• At this time of the year, Christmas occupies the thoughts of many people in many countries and continents, far beyond the Christian cultures. It also found its place in names of places, plants, and animals. It found its way to coral reefs and other ocean habitats.

    There is the most famos of the christmasy sea creatures, the Christmas tree worm (Spirobranchus). The Christmas tree worm, which feeds by filtering plankton from the water, belongs to the tube-building fanworms. It builds its tube into and onto corals. As those tubes consist of calcium carbonate, just like the stone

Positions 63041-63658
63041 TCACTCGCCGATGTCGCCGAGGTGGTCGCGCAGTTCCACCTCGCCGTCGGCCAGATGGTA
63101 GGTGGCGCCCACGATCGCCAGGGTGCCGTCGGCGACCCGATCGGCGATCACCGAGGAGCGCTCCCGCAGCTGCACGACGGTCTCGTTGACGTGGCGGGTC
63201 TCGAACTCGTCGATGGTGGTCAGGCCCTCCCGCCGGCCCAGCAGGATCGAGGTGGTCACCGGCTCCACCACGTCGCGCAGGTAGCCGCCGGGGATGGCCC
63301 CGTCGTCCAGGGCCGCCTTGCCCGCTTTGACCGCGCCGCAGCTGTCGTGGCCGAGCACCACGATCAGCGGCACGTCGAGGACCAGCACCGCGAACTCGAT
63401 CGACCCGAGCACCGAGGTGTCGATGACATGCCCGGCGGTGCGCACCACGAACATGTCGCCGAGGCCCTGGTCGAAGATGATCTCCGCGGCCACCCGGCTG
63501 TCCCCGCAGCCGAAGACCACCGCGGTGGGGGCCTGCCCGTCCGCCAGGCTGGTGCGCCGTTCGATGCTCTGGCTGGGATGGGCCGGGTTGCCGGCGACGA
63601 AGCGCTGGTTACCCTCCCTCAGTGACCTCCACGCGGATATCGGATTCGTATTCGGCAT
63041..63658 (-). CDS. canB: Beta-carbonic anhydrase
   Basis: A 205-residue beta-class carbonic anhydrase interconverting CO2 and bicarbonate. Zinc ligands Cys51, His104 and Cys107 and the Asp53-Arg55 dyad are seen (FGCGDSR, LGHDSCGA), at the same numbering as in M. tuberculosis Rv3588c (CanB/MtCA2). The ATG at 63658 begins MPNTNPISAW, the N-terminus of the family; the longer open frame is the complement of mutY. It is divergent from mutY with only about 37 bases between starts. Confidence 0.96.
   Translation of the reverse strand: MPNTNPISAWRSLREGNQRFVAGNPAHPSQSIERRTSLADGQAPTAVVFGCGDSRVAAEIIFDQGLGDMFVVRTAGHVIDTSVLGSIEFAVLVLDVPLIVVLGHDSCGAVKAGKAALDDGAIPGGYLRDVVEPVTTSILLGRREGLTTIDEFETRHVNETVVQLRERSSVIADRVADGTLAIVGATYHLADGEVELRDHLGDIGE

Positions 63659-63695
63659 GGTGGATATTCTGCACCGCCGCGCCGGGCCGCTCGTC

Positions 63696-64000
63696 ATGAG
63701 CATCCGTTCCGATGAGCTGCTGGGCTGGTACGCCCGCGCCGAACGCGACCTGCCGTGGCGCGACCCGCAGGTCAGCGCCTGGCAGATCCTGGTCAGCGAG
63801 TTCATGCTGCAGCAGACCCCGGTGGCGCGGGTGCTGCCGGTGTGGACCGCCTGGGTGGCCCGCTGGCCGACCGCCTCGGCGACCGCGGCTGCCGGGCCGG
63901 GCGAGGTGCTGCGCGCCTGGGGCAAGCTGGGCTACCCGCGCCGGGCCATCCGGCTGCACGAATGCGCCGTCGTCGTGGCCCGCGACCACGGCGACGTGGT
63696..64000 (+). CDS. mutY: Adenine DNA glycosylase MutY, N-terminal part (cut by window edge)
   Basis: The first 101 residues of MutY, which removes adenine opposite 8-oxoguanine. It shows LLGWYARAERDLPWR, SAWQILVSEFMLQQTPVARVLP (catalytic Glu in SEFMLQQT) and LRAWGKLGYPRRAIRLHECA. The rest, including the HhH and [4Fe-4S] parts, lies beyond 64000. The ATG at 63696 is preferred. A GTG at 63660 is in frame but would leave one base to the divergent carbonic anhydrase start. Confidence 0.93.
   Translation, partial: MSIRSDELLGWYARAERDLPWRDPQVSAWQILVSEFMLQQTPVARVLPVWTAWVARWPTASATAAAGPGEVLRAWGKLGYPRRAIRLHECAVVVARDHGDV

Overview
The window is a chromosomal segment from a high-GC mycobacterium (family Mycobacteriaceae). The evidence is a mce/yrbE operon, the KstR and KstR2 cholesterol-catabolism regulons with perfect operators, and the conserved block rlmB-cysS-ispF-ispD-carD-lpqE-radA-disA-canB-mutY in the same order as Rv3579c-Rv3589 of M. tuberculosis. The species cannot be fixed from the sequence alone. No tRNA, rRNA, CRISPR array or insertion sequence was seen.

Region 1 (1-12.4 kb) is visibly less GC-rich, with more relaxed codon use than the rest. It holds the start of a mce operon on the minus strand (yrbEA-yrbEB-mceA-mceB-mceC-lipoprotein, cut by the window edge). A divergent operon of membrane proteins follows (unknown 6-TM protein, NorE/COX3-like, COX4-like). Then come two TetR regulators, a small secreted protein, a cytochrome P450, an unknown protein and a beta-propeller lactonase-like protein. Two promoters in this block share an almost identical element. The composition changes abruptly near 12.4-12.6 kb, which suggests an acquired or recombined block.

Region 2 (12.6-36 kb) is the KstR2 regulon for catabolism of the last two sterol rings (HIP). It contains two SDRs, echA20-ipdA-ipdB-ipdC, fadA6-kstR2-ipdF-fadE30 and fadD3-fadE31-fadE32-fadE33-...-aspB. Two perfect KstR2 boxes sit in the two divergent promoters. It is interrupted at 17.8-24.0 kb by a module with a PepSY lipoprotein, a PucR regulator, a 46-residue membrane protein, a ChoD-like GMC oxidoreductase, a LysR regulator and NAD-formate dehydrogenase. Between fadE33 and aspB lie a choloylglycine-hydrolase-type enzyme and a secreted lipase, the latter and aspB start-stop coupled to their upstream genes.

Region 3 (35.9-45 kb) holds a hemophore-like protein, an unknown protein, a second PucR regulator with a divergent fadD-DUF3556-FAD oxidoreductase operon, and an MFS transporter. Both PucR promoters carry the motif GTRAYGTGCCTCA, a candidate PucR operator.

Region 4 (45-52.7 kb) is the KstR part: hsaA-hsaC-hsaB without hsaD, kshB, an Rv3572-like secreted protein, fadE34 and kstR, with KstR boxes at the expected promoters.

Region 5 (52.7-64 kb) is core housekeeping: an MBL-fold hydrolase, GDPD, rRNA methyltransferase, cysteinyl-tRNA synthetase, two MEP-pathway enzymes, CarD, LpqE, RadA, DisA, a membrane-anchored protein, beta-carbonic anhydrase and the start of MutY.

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  • As children, we called whales whalefishes (which is quite normal in German language), until we learned that whales are actually mammals. But we never learned that also whalefishes exist! Where whales are huge, whalefishes are rather small, the biggest is about 40 cm long. Both, whales and whalefishes, have big mouths. Where whales have to come to the surface to breath, whalefishes have gills, as fishes are supposed to have. Whales can dive very deep, and come close to the surface, while most of the whalefishes are deep-sea fish, many of the living well below 1000 m. Though actually some

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